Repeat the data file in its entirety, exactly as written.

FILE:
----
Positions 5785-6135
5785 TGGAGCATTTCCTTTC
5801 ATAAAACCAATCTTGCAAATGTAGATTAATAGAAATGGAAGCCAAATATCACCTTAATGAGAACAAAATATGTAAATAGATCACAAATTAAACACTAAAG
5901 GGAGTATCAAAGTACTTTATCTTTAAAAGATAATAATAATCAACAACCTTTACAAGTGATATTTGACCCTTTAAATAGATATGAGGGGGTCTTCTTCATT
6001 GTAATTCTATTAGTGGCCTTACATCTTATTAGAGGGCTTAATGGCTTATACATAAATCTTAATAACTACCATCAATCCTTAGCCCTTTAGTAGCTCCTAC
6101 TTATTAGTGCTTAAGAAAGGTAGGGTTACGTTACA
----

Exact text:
Positions 5785-6135
5785 TGGAGCATTTCCTTTC
5801 ATAAAACCAATCTTGCAAATGTAGATTAATAGAAATGGAAGCCAAATATCACCTTAATGAGAACAAAATATGTAAATAGATCACAAATTAAACACTAAAG
5901 GGAGTATCAAAGTACTTTATCTTTAAAAGATAATAATAATCAACAACCTTTACAAGTGATATTTGACCCTTTAAATAGATATGAGGGGGTCTTCTTCATT
6001 GTAATTCTATTAGTGGCCTTACATCTTATTAGAGGGCTTAATGGCTTATACATAAATCTTAATAACTACCATCAATCCTTAGCCCTTTAGTAGCTCCTAC
6101 TTATTAGTGCTTAAGAAAGGTAGGGTTACGTTACA